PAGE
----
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where others fail let us be the peaceful reminders of that notion to his creation. >> the book of psalms teaches we've should love peace and pursue peace. let us honor those killed in this place by becoming in the words of st. francis, instruments of peace. where there is hatred, let us so love. where there is injury, pardon. where there is doubt, faith. where there is despair, hope. where there is darkness, light. and where there is sadness, joy. >> men and womb friend all walks of life ran to this place in hopes of saving lives. the sole intent of those first responders was the protection of others regardless of the cost to them as individuals. as the worst of humanity sought to take life, they exemplified
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the best of humanity through their selflessness, willing to give their entire life in homes of saving another. their story is one each of us should carry forward with us both in thoughts and action as we move forward from this place. the quran declared the laws of those who are righteous and those who do good. let us embody theiren conditional love, continued strength, unwavering hope and pursuit of good as we seek to build a much-needed peace. >> let us learn to share this big apple we all call home. in all of its diversity and all of its flavor through friendship and dialogue may the timber and tone adand tonality. on this the historic
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anniversary, let us celebrate, a firm and built on our shared commitment to interreligious dialogue. in the words of pope francis, may we respect and love one another as brothers and sisters. may we learn to understand the sufferings of others. may we live to see the day as envisioned by the prophet micah. everyone will sit untheir own vine and under their own fig tree and no one there make them afraid because the lord almighty has spoken. >> the quran states we created you from a malen female and maid into nations and tribes so you might know one another. we gathered here today as men and women who seek to meet ignorance with understanding. through our knowing of each other today let us move beyond a mere toll racial of our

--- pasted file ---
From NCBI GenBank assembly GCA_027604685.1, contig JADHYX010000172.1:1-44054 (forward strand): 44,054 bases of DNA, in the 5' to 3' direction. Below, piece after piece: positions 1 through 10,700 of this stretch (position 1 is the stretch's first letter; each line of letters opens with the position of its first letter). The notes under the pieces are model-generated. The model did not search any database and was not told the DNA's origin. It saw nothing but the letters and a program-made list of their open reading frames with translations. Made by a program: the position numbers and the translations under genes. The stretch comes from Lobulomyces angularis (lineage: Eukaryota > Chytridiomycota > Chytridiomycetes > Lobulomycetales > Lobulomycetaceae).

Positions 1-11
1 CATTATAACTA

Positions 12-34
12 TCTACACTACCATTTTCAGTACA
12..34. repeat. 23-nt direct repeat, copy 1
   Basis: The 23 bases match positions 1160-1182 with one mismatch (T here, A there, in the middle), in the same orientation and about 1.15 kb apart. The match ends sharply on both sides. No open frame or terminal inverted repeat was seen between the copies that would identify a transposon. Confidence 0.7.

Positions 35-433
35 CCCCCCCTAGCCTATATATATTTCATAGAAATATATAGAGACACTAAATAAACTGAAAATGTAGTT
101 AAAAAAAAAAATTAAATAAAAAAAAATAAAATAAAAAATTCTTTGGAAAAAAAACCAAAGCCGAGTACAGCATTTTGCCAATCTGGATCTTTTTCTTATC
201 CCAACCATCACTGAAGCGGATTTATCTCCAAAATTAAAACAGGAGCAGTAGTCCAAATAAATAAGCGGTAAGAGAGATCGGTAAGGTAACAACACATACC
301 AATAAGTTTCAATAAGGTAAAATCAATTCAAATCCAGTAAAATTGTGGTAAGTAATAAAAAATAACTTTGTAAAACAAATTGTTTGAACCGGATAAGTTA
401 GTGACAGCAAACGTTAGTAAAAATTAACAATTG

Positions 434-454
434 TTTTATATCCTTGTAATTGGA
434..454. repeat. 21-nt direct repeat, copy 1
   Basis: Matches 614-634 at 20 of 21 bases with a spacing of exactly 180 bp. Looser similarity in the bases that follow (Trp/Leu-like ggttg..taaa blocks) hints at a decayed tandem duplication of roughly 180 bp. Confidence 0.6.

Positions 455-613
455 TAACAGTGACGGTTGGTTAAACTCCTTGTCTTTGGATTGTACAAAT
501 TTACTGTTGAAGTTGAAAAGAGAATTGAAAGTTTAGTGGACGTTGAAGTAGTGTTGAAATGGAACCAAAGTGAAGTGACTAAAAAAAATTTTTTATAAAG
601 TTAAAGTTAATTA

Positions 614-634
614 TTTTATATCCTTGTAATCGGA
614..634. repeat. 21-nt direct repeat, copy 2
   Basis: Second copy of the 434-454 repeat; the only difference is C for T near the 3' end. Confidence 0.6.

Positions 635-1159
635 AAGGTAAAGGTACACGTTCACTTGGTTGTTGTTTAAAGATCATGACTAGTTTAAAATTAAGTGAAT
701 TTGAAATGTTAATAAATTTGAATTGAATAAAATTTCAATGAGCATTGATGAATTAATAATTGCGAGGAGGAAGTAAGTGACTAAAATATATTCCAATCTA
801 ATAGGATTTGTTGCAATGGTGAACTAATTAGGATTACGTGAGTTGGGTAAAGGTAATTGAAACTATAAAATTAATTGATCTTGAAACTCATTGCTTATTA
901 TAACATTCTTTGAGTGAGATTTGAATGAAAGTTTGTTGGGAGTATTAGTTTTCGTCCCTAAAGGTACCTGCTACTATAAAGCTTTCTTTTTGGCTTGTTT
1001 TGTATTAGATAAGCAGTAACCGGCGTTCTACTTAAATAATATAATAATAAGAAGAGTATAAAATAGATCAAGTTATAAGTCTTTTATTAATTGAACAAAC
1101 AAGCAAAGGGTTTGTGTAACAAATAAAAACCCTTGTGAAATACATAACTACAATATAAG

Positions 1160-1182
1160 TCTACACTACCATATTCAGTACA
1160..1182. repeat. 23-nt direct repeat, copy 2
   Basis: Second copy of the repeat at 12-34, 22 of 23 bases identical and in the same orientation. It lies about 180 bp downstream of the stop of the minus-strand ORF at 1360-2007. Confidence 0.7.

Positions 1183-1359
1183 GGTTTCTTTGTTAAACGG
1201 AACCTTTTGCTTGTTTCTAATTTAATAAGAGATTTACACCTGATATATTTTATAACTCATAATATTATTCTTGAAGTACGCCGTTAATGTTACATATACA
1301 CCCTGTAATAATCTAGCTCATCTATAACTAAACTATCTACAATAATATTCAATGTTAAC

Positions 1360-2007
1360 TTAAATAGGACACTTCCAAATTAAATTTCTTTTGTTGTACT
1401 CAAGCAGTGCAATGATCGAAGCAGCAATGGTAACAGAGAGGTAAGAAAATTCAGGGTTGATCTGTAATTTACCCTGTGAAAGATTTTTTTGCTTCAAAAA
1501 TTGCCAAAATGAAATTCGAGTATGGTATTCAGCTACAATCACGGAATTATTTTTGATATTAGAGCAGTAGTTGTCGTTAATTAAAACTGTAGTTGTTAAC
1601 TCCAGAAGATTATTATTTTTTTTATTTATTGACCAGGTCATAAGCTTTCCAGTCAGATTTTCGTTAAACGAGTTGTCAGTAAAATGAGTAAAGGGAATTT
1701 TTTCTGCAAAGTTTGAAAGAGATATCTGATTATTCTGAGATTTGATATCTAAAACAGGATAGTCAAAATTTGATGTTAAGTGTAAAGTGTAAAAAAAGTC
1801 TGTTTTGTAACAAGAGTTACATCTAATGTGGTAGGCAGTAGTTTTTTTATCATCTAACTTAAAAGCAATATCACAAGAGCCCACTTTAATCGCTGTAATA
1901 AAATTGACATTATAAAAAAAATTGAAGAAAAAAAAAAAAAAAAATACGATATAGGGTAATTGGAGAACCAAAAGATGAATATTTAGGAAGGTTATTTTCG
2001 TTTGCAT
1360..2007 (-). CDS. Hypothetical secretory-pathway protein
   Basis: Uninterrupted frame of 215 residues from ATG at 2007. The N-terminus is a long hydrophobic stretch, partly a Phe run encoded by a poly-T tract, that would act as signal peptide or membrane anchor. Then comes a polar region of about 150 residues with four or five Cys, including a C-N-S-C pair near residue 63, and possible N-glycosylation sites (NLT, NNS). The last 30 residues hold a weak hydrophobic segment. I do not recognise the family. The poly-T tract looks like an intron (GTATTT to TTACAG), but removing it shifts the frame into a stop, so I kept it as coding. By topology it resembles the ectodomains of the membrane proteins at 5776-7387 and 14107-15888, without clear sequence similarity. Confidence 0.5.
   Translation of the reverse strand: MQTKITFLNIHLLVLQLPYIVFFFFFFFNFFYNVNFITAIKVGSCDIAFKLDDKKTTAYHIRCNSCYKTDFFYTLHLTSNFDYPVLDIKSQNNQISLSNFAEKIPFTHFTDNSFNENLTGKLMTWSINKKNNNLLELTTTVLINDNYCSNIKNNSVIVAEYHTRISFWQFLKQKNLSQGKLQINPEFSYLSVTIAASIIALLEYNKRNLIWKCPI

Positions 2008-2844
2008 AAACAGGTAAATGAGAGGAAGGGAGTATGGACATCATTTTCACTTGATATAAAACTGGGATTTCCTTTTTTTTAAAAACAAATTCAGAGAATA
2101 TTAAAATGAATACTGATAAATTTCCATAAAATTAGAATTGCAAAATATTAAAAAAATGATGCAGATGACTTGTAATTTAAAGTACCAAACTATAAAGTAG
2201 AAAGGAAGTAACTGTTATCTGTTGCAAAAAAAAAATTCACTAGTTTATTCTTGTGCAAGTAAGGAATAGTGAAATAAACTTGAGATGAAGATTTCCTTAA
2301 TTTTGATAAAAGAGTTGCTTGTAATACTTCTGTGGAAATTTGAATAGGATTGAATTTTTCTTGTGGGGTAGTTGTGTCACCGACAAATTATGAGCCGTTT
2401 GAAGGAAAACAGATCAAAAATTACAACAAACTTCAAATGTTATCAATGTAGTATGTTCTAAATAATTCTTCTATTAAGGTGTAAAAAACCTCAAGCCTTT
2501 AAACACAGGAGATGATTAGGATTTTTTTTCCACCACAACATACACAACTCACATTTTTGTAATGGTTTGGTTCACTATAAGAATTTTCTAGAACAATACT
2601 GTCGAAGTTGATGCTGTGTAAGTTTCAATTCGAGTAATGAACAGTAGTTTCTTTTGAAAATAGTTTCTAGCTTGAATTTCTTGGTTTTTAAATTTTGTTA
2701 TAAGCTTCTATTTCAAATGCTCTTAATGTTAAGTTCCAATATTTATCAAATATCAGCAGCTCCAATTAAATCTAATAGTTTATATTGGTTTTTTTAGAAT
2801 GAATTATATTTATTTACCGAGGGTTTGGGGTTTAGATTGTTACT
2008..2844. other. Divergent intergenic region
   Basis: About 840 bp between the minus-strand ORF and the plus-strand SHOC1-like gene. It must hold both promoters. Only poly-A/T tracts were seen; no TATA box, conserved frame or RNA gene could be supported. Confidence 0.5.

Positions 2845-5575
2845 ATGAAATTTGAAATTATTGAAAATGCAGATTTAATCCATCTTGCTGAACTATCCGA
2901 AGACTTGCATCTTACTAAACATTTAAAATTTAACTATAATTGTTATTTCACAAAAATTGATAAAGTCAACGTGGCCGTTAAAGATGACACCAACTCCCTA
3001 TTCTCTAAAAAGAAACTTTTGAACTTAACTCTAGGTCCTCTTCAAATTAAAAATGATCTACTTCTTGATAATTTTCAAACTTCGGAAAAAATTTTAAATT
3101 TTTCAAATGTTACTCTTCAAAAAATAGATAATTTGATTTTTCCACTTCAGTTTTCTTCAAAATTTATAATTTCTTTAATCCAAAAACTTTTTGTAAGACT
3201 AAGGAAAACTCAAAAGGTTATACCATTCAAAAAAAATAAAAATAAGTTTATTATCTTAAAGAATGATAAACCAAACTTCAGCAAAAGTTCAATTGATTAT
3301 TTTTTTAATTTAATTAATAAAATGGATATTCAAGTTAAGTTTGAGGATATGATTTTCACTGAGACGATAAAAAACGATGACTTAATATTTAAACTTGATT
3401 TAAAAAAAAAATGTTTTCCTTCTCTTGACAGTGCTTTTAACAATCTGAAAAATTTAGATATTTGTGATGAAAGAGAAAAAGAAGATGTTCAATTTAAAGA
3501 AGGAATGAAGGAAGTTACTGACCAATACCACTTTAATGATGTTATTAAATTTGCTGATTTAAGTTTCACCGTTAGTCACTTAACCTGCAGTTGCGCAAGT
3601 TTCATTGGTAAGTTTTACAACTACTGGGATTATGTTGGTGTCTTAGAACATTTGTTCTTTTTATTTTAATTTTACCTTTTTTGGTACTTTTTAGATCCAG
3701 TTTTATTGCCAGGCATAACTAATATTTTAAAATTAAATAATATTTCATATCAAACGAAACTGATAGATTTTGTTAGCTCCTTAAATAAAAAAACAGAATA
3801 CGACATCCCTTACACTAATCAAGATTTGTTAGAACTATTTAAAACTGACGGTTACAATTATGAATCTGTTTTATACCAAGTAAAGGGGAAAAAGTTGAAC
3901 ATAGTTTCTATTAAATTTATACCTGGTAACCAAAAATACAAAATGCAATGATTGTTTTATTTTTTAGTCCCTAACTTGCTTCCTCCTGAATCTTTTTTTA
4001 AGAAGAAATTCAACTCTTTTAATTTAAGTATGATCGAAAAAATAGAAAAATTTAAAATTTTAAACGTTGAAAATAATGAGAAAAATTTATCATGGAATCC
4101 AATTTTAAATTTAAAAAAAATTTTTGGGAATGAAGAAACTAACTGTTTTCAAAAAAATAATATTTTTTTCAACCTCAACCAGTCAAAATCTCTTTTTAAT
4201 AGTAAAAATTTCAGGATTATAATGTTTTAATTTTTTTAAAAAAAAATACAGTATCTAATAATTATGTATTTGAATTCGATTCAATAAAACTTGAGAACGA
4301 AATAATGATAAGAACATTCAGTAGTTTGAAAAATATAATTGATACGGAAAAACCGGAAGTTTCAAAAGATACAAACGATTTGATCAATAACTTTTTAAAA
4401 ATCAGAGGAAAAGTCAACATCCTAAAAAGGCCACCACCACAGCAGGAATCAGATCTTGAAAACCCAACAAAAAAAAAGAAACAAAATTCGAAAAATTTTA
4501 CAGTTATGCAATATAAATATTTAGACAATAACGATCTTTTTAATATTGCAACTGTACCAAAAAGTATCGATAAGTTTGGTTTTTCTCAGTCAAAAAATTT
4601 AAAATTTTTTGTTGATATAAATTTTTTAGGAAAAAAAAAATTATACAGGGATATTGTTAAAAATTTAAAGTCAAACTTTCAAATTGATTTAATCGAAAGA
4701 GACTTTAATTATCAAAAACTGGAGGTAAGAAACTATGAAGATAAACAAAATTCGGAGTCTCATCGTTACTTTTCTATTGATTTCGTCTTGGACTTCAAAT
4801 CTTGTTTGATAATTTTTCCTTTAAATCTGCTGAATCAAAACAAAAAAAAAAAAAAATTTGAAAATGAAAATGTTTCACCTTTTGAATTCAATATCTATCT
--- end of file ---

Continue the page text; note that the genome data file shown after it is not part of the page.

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differences and work towards a much needed celebration of them. let us be bold enough to build partnerships with new friends and allies and be the reason people have hope in this world and not the reason people dread it. >> please rise. >> lord of life, compassion and healing. look on us people of different
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faiths and religion. in this hallowed ground, the scene unspeakable violence and pain. we ask your goodness to give eternal life and peace to all who died here. [inaudible] our firefighters, our police officers, emergency service workers, along with all the innocent men and women who are victims of this tragedy simply because they work in
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service on september 11. we ask you in your compassion to bring healing to those who because of their presence here 14 years ago continue to suffer from injuries and illness. health pain of the families who lost loved ones in this tragedy. give them strengths to continue their lives with courage and hope. we are mindful as well those who suffered death, injury and loss on the same day [inaudible].
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our hearts are one with theirs as our prayer embraced their pain and suffering. bring your peace to our violent world. peace in the hearts of all men and women and peace among the nations. turn your way of love, whose hearts and minds, who justify
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dmilgt name of religion. lord of understanding, we seek your light and wiseness as we confront such terrible evidence. grant those whose lives were spared may live it so so that the lives lost here were not lost in vain. comfort and console us, strength and hope. and give us the wisdom and courage to walk tirelessly where true peace and love, praying among nations and in the hearts
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of all. >> announcer: ladies and gentlemen kindly take your seats. [speaking foreign language]
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>> may god protect us. may god nourish us, may we work together. may our dialogue be enlightening. may we be free from hate. peace, peace, peace. lead us from untruth to truth, from darkness to light, from death to immortality. may all know peace. jon: the interfaith prayer service continues underground inside the 9/11 memorial museum. we'll be back with more coverage in just a moment.
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jon: what's described as a spiritual and reverential service is still under way underground at the 9/11 museum. respectful and reverant is the way it's described. pope francis will take some down